The Best Way to Grow Your Hair (What Science Says)
Scalp massages, avocado oil, silk pillowcases, the list goes on and on. There’s so much hair care misinformation on the internet that it's hard to know what's worthwhile and what’s a waste of time.
If you're anything like me, you probably want someone to tell you in black and white what actually works. That's why I've narrowed down four of the best scientifically proven ways to reduce hair loss and increase hair growth. Let's get to it.
1. Maximize blood circulation
Great hair is all about blood circulation, baby. Why?
The more your blood circulation improves the more nutrients and oxygen your hair follicles receive.
As a result, it gives your hair growth an extra boost during the anagen (growth) phase of your hair's cycle.
Your hair grows at a slower rate when you have poor blood flow.
How do I increase blood circulation?
If you want healthy hair growth, you must have a healthy diet. Many different foods help hair growth because they have nutrients that increase blood flow. What nutrients are best I hear you ask? Protein.
Your hair is 91% protein! That's right, you heard it here first, 91% which means a high protein intake is essential for healthy hair growth.
What’s the science behind protein?
The main protein in your hair is keratin and your body produces keratin using another protein called biotin. Whereas biotin is all over the body, keratin is only found in your hair so you won't find it in your skin and nails.
That means you need to be getting plenty of biotin in your diet if you want healthy hair. Foods rich in biotin are anti-inflammatory, so they open up the blood vessels and give your blood an easier time reaching your scalp.
Increase your fatty acids and fiber to reduce hair loss, support thinning hair, and improve your hair health. Omega 3 (think that lovely salmon), eggs, avocados, and sweet potatoes are all rich in fiber, fatty acids, and the protein biotin.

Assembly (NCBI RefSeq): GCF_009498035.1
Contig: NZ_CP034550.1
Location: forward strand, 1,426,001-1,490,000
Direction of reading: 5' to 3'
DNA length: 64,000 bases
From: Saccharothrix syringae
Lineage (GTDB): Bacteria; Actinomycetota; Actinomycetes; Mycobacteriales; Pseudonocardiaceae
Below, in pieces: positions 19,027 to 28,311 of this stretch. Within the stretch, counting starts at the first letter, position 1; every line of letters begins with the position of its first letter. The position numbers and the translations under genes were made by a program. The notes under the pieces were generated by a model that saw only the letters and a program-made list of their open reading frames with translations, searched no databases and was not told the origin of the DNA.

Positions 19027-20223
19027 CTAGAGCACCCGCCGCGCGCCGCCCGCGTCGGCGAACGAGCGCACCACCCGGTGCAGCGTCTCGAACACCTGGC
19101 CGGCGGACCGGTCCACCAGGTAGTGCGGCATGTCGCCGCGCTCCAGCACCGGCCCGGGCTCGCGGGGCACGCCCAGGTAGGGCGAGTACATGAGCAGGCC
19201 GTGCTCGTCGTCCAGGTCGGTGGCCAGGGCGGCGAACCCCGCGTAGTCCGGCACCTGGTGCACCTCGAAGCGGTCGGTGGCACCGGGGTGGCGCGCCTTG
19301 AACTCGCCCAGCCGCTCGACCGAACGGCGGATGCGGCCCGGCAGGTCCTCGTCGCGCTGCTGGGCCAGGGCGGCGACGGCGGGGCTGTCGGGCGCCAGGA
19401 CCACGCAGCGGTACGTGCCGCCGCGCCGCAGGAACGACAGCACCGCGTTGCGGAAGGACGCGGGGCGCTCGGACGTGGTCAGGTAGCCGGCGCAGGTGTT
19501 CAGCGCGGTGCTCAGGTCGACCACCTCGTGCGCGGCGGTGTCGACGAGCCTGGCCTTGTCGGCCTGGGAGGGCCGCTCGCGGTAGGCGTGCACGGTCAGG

Join the 14-day haircare challenge to get tips on hair nutrition and check whether you are deficient in any vitamins or minerals.
You may be one of those people who thinks, ‘if another person tells me to exercise, I'm going to lose my sh*t’.
That's perfectly understandable. Diet culture shames and guilt trips people for not being active enough, and social media makes it easy to compare yourself to everyone around you.
But you don't need to be killing yourself doing 1,000 crunches a day to be getting enough exercise.
Some people benefit more from low-impact exercise. Please let that be me! I hear you cry. If you've been pumping iron at the gym but the weight's not shifting, it may be because you need to balance your hormone levels with a different type of exercise.
What’s the science behind low-impact exercise?
When your body does a high-intensity workout, it releases cortisol. That's a good thing. You need cortisol to react and respond appropriately. But nowadays, cortisol levels are often too high. Constant emails, coffee, and traffic jams place stress on your body. So if you hit the gym, you're only adding more cortisol.
Cortisol then constricts your blood vessels and gets your blood flow pumping harder and faster. While this sounds like it may be great for your hair, it directs the blood flow away from your hair follicles because hair is not essential to survival.
Low-impact exercise is just as beneficial as high-impact. So, if you feel stressed stick to gentle exercise and don't overdo it on the burpees,
Ah, the good old scalp massage. Something I occasionally do and then forget for months on end. The thing is, scalp massages are great for your hair.
These little things called dermal papilla cells are located at the bottom of the hair follicle and help blood circulation. When you give yourself a massage, it stimulates those cells, dilates the blood vessels, and increases blood flow to make your hair grow.
A 2016 study shows that a 4-minute scalp massage over 24 weeks can increase hair thickness. So you will see a noticeable difference if you add them into your daily routine.